BEIJING: Oil’s historic price crash is prompting the Chinese government to consider buying more crude for state reserves, according to people with knowledge of the matter.
Top planning officials are consulting with Chinese government agencies and state-owned energy companies about the possibility of bolstering the nation’s strategic stockpiles with cheap oil, the people said, asking not to be identified because the matter is confidential. Beijing is yet to decide whether to proceed, they said.
A bout of opportunistic buying by China could help ease the deluge of crude that’s about to hit the global market, as the world’s biggest producers embark on a price war, and potentially draw a line under oil’s collapse.
Beijing’s deliberations will also resonate in Washington, where some oil industry lobbyists are urging the Trump administration to bolster state stockpiles and help the nation’s ailing oil drillers.
Nobody answered faxed inquiries to China’s National Development and Reform Commission or the National Energy Administration.
Unlike the US where data about the nation’s strategic petroleum reserve is updated publicly and regularly, China’s state stockpiles are shrouded in mystery. The government generally keeps silent over the size of its hoard, meaning traders have to scrabble for any clues about how much it’s got and when it plans to buy.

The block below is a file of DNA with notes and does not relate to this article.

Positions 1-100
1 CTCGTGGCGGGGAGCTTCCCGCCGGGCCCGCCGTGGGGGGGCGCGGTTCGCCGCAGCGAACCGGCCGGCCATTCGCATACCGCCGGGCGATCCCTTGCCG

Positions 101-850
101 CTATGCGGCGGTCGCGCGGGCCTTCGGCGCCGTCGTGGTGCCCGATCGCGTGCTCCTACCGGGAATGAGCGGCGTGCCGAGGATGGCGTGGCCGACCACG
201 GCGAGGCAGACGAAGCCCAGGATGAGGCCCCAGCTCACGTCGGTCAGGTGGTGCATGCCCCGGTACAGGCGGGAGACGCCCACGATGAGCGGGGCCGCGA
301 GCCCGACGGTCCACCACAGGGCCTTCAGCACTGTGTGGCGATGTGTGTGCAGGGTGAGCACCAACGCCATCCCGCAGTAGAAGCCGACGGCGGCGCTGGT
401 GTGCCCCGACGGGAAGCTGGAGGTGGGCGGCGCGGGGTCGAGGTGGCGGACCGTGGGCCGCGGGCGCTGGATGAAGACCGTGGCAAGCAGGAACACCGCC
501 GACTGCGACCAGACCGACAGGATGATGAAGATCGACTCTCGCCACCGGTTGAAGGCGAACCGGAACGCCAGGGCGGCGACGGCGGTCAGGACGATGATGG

They got one such insight in December, when state-owned China National Petroleum Corp said in a note on its website that the government intends to boost the capacity of its strategic petroleum reserves (SPR) to 503 million barrels by the end of this year, an indicator of the maximum amount the government can store.
The US currently holds about 635 million barrels in its SPR, according to government data.
In September, the head of China’s development and planning at the National Energy Administration said the country had total oil reserves, including strategic stockpiles, for about 80 days of use.
Some traders questioned whether the volatility in oil prices, near the highest level on record according to one measure, will complicate plans to add to reserves. Brent crude tumbled 24% on Monday, the biggest drop since 1991, and has since clawed back about 10% of those losses. — Bloomberg